The Medical Benefits of Soaring Crane QiGong

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In 1982, Professor Chen Hui Xian was diagnosed with breast cancer. The prognosis was grim, until she began learning Soaring Crane Qigong from one of Master Zhao’s first students. One year later she was in excellent health.



The ancient traditions of Chinese healing, movement, and martial arts bring with them a profound and poetic ‘something’ that has enticed more than one western mind to reflect on the mysteries of Acupuncture, QiGong, T’ai Chi and Kung Fu.

While western science is still debating (or outright refuting) the existence of Qi (pronounced Chee, also spelled Chi), the concept of life force, vital energy, is paramount and fundamental to the healing and movement arts of Traditional Chinese Medicine, a discipline that has evolved over thousands of years.

What is QiGong?

Qi Gong utilizes visualization techniques, breath control, and repeated fluid movements to channel the flow of Qi throughout the meridians in the body to release illness and disease that cause blockages and promote wellness. Many describe it as giving yourself an acupuncture treatment without the needles.

What is Soaring Crane QiGong?

Soaring Crane QiGong is one of the top three (out of thousands) forms of QiGong. It can be used to recover from cancer. The form was originated by Master Zhao Jin-Xiang, who recovered from peurisy and tuberculosis at the age of 16 using a meditative qigong practice. Master Zhao perfected the Soaring Crane form from studying the theories of Chinese medicine and working with various QiGong masters in China.

Following the Culture Revolution in China, Master Zhao was the first to come out to teach qigong to the general public. He started with nine seriously ill students in 1979 at a park in Beijing. All nine recovered their health and Master Zhao certified them as his first teachers.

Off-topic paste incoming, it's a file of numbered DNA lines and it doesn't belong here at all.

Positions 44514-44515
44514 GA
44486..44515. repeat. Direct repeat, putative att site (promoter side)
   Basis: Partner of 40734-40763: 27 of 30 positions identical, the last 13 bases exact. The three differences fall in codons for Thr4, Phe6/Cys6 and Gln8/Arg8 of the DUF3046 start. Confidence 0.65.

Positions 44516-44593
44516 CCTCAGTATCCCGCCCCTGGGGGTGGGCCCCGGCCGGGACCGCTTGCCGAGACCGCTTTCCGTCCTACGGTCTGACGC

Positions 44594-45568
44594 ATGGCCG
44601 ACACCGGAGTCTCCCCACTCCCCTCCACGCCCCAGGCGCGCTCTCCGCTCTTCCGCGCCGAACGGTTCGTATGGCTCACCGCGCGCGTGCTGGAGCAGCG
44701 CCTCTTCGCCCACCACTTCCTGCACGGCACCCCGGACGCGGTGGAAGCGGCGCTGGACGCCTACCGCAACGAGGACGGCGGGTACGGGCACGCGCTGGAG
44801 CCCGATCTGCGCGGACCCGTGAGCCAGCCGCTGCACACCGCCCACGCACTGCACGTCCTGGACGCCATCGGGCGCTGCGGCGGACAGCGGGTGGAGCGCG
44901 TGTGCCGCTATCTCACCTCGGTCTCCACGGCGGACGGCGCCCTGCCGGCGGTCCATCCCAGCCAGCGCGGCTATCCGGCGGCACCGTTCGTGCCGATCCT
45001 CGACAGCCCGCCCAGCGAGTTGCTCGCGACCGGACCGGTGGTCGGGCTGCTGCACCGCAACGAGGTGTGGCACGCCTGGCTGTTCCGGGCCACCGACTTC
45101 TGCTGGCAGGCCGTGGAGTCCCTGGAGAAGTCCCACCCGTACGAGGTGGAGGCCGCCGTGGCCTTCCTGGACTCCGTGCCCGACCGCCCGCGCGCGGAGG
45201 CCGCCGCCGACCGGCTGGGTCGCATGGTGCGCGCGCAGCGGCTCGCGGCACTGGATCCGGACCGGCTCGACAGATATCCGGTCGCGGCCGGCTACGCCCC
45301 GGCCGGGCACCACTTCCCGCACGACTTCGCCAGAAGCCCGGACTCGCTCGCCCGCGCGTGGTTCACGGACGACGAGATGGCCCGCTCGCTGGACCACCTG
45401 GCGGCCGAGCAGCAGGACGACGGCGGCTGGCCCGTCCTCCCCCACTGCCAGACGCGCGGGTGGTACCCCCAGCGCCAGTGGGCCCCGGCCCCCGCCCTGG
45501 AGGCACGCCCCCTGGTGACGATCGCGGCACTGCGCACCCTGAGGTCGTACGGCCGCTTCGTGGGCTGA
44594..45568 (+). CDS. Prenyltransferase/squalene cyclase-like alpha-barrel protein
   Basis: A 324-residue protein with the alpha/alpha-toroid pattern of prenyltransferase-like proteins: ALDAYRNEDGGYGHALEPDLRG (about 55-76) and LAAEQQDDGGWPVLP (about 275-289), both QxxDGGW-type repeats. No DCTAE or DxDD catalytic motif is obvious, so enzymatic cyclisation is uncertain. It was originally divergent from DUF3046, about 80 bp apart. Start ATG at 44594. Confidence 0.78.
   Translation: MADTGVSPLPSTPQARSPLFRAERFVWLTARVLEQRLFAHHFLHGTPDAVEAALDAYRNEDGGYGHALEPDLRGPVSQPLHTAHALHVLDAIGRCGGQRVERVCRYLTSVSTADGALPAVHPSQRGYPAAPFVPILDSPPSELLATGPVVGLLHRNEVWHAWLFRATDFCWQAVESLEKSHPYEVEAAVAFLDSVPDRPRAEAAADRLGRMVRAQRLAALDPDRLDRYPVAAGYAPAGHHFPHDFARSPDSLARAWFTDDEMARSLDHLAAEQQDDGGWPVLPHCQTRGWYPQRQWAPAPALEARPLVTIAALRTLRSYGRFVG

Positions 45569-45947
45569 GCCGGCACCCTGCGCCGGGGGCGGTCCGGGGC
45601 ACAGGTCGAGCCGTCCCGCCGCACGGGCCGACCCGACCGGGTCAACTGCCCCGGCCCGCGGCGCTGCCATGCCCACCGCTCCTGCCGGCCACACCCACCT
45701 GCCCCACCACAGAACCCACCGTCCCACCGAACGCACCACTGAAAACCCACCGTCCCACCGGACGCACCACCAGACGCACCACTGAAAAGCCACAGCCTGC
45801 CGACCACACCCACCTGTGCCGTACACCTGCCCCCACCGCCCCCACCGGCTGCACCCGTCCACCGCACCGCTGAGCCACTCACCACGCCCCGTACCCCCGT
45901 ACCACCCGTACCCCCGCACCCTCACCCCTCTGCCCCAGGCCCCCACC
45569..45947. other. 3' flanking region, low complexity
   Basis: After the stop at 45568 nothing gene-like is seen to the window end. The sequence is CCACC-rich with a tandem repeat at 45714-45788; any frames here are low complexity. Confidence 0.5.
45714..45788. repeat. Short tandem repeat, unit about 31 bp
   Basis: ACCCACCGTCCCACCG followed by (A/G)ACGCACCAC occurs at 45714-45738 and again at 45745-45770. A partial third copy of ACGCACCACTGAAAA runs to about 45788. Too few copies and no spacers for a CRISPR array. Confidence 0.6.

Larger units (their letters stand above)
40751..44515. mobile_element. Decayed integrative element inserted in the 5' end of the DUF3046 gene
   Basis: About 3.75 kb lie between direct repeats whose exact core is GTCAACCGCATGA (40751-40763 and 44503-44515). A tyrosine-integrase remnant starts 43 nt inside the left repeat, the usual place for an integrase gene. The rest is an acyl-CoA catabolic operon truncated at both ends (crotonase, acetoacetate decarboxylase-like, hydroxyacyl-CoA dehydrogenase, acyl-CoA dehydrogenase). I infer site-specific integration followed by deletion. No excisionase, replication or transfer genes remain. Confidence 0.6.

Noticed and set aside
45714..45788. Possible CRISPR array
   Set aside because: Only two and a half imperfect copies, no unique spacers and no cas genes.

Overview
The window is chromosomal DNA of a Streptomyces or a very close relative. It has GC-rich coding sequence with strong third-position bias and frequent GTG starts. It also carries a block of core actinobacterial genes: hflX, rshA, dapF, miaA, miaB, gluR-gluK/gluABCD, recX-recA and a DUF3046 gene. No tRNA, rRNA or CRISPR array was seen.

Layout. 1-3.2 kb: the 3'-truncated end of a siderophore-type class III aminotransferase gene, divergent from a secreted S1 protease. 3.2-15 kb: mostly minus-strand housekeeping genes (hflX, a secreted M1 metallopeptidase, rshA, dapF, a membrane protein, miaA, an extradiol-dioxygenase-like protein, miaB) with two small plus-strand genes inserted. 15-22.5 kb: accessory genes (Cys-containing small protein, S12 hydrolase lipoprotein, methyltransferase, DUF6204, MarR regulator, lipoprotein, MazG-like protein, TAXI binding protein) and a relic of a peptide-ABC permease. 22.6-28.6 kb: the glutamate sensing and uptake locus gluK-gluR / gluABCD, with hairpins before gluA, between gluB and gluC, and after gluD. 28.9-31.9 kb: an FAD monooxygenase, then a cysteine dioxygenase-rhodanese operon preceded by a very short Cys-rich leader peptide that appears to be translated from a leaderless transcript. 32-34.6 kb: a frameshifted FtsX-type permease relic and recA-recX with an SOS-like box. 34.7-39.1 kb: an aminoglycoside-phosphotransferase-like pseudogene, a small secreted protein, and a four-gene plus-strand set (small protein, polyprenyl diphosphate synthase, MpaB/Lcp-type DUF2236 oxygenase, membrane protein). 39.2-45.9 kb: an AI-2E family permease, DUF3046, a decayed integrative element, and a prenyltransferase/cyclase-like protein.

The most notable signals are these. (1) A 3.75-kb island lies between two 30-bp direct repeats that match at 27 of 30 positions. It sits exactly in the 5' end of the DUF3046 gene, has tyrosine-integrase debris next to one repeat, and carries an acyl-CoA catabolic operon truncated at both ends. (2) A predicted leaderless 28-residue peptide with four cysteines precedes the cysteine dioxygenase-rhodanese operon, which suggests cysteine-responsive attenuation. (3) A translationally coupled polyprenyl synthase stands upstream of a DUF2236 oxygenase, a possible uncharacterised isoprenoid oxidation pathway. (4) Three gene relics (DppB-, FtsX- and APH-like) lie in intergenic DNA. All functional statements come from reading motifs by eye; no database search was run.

Soaring Crane comes to America (and Portland!)

In 1982, Professor Chen Hui Xian, then teaching at the University of International Business and Economics in Beijing, was diagnosed with breast cancer. The prognosis was grim, until she began learning Soaring Crane Qigong from one of Master Zhao’s first students. One year later she was in excellent health. She continued to practice and began teaching Soaring Crane Qigong in China, while also accompanying Master Zhao abroad. She became a Professor of Qigong in 1993 at the Oregon College of Oriental Medicine in Portland and currently directs its Qigong program while continuing to teach Soaring Crane Qigong both at the College and throughout the world.

Currently, there are well over 20 million people practicing. The reasons are many: The Five Routines of Soaring Crane Qigong are easily learned, students begin to notice changes in mind, body, and spirit shortly after beginning practice, and it is one of the most effective forms of medical qigong practiced today.

Benefits of Qi Gong include:

  •     Enhanced health, wellness, energy and balance
  •     Augmented physical dexterity and mental acuity
  •     Assimilation of mind, body, and spirit
  •     Life perspective and transformation
  •     Increased life span and quality of life
  •     Documented cases of cancer remission
  •     Heightened spiritual awareness and healing
  •     Amplified intuition and psychic ability
  •     Enhanced focus, creativity and intellectual capacity
  •     Increased metabolism and improved digestion
  •     Emotional stability and stress management
  •     Improved balance and flexibility
  •     Bolstered immune system
  •     Regulated blood pressure
  •     Reduced body toxicity
  •     Improved ability to relax
  •     Stabilized hormone levels
  •     Reduced inflammation
  •     Sounder sleep habits
  •     Reduction of chronic pain
  •     Restored vitality
  •     Improved circulation
  •     Headache relief
  •     Improved posture